At 2000m the temperature would be roughly 20C cooler than at sea level so, along with a sleeping bag and mattress, I packed two jackets, a winter cycling hat, gloves, and other cycling gear that are usually put aside for the colder months. In the evening it all got worn and I was glad I brought them along as the bivvy bag recently ordered from Locus Gear hadn’t yet been delivered and the temperature at the top was close to freezing.
I arrived at the summit after sunset after choosing to take a forest road (林道) in Takayamamura (高山村) that was closed off to normal traffic. Before leaving I’d checked the route and distance of the road and noticed on Google Street View that it was all gravel. I managed to ride about half of it on my bike but had to push the rest. In hindsight, an MTB or even fatbike would have been much better on parts of the trail and it definitely fell into the Type 2 category of adventure activities. Next time, however, I will use the other road a few kilometers northeast that is open to normal traffic.*
After setting up my mattress and sleeping bag it was time to settle down for the night behind a large rock to shelter from the wind. Fortunately it was a fairly calm night and sleep came easily. As it was almost a full moon that evening it meant the night sky was too bright to get a good glimpse at the stars so for future visits it would be a good idea to check the phase of the moon before planning a trip. I don’t have the ability to put into words how it feels to sleep alone at the top of a mountain under the stars – just get out there with the appropriate equipment and give it a try.
The view first thing in the morning was simply stunning with nothing but mountain ranges as far as I could see south. It still amazes me that in a fairly small country that has a population of 120 million with one of the highest population densities in the world, if you know where to go, you can be alone in the wilderness with nobody around for miles. While camping on top of Hafudake it’s hard to imagine that places like Tokyo, Osaka, and Nagoya exist.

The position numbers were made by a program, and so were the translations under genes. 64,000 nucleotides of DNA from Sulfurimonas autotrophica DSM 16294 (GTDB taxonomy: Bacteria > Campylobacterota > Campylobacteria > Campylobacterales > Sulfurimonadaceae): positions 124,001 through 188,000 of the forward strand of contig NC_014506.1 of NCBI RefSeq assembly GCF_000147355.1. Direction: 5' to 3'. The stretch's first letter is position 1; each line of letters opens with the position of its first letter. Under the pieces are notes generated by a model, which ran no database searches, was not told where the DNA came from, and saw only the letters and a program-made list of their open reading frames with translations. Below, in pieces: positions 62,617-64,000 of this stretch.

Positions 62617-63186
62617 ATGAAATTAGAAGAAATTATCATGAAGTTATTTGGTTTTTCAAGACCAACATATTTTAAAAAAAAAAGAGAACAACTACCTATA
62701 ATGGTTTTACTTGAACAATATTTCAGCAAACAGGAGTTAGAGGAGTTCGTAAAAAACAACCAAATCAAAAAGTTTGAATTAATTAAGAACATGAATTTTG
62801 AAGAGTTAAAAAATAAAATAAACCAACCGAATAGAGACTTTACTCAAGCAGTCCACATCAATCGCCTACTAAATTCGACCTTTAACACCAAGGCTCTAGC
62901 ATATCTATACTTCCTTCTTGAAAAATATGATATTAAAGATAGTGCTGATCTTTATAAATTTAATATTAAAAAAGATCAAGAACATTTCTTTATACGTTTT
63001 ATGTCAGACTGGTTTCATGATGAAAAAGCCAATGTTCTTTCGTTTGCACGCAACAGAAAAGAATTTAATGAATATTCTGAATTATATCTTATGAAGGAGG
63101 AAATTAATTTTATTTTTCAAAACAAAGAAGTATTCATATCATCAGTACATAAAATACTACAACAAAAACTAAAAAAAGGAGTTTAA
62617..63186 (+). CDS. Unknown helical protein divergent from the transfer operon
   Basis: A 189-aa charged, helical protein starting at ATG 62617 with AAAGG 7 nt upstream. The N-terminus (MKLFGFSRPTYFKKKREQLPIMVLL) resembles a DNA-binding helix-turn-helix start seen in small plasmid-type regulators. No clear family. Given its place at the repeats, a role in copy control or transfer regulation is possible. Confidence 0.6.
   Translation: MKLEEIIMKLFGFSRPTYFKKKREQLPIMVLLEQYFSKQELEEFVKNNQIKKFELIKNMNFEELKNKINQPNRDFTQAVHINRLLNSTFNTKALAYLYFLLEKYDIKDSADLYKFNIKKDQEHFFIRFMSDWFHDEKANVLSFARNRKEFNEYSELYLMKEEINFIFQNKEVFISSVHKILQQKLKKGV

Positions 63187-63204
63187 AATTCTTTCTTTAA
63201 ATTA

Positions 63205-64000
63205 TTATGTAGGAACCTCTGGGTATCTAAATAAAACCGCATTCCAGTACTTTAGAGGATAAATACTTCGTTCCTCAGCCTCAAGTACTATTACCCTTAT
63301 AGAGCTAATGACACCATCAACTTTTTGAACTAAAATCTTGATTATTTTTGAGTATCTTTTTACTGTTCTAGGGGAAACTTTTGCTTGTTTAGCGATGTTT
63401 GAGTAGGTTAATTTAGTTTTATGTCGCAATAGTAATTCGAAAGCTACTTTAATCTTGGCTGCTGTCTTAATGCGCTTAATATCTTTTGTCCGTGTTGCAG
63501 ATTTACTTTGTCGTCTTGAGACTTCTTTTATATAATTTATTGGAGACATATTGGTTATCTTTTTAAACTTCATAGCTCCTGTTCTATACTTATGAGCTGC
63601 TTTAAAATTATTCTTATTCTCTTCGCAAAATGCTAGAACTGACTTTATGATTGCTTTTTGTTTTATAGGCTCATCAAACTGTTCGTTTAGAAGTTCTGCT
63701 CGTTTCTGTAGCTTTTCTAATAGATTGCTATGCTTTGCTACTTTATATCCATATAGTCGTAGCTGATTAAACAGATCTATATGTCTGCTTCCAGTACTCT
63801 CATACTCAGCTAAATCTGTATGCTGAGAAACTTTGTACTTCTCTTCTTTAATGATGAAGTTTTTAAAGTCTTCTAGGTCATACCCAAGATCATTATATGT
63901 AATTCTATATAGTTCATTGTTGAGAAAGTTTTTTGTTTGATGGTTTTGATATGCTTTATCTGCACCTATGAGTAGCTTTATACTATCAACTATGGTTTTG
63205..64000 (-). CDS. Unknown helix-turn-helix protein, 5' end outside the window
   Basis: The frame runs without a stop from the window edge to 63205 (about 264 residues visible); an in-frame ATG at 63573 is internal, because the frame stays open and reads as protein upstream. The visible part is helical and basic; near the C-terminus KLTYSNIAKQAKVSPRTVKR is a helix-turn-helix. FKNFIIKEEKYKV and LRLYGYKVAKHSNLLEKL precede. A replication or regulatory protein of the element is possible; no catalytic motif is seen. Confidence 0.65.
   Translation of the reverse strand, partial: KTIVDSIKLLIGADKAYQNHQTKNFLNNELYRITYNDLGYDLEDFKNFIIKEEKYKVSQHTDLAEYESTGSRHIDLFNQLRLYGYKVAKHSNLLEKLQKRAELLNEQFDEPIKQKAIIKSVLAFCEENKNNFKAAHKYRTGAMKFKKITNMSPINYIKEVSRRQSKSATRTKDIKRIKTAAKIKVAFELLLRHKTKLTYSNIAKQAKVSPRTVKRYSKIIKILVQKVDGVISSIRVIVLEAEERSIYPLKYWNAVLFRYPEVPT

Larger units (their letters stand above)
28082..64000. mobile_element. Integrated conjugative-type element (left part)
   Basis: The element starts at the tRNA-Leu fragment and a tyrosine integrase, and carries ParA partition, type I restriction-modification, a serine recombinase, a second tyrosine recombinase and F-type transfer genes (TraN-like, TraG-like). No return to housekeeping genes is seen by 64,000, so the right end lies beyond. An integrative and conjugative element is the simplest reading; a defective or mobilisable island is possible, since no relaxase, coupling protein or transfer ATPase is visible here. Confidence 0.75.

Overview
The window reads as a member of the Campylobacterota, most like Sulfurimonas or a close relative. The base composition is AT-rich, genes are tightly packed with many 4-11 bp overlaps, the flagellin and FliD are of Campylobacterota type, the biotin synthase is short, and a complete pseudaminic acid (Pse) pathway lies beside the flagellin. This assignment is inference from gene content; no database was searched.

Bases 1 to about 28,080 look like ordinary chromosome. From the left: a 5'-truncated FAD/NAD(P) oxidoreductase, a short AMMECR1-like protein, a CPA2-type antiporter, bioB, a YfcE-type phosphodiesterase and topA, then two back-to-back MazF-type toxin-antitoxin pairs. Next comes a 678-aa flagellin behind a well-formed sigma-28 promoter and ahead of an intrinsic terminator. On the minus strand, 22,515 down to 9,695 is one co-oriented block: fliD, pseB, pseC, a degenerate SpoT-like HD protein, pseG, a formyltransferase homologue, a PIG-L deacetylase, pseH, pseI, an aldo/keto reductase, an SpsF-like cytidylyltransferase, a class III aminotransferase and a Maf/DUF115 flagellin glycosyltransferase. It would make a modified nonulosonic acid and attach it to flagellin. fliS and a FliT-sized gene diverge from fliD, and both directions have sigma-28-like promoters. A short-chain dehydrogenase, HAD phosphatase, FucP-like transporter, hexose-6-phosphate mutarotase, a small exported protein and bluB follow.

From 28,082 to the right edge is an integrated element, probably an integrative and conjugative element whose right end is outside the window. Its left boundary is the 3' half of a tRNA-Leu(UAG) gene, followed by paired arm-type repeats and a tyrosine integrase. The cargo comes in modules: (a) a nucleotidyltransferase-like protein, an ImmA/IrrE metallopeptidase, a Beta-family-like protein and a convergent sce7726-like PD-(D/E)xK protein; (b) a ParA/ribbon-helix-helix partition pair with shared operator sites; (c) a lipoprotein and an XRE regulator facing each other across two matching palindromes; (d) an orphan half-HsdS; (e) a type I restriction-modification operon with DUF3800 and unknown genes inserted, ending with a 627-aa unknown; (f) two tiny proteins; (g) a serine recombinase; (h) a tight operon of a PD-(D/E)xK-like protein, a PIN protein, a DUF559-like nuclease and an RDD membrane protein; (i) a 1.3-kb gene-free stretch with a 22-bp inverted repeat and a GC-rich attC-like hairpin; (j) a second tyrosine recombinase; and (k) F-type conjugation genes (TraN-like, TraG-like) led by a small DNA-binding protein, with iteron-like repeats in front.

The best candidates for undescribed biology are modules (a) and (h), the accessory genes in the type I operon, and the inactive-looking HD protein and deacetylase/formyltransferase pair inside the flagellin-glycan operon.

After spending a good hour or so admiring the view and packing up it was time to head east towards Manza (万座) across into Gunma prefecture (群馬県) to wait for the gate to open at 8 a.m. so that I could take the R292 over Mt. Shirane and down into Kusatsu. Mt. Shirane is active and as of writing there is an alert in place so it’s important to check beforehand to make sure that the road is open. No pedestrians are allowed (there are signs in English) and cars are not allowed to stop. Environmental agency personal are scattered along the road too keeping one eye on the volcano, and another on the car day-trippers.
The decent into Kusatsu from the summit reminded me of the upper slopes of Mt. Norikura (乗鞍) – open, winding, breathtaking views, and fast! Unlike Mt. Norikura though, the R292 is open to regular traffic so you need to descend with care. Motorbikes, as usual, can often be a nuisance.
The road will drop you off in the centre of Kusatsu which has ample coffee shops, convenience stores, restaurants and more to freshen up and relax after a solid weekend in the mountains.
Getting back to Nagoya is a more of a hassle from Kusatsu as I had to take a bus to Karuizawa (軽井沢) , the Hokuriku Shinkansen (北陸新幹線) to Nagano (長野), and then the JR Shinano on the Chuo line back home. Getting to Tokyo is much easier as there are more regular buses to Shinjuku (新宿).
*The route below does NOT include the gravel/forest road but instead goes up the normal road open to traffic.
Distance – 140kms (over two days)
Train fare – Between ¥3000 – ¥6000 depending on which train you take.
Elevation gain – 2000m
Campsite – rough camping at the top of Hafudake.
Want the files for any of our routes? Get in touch and we’ll be happy to send them.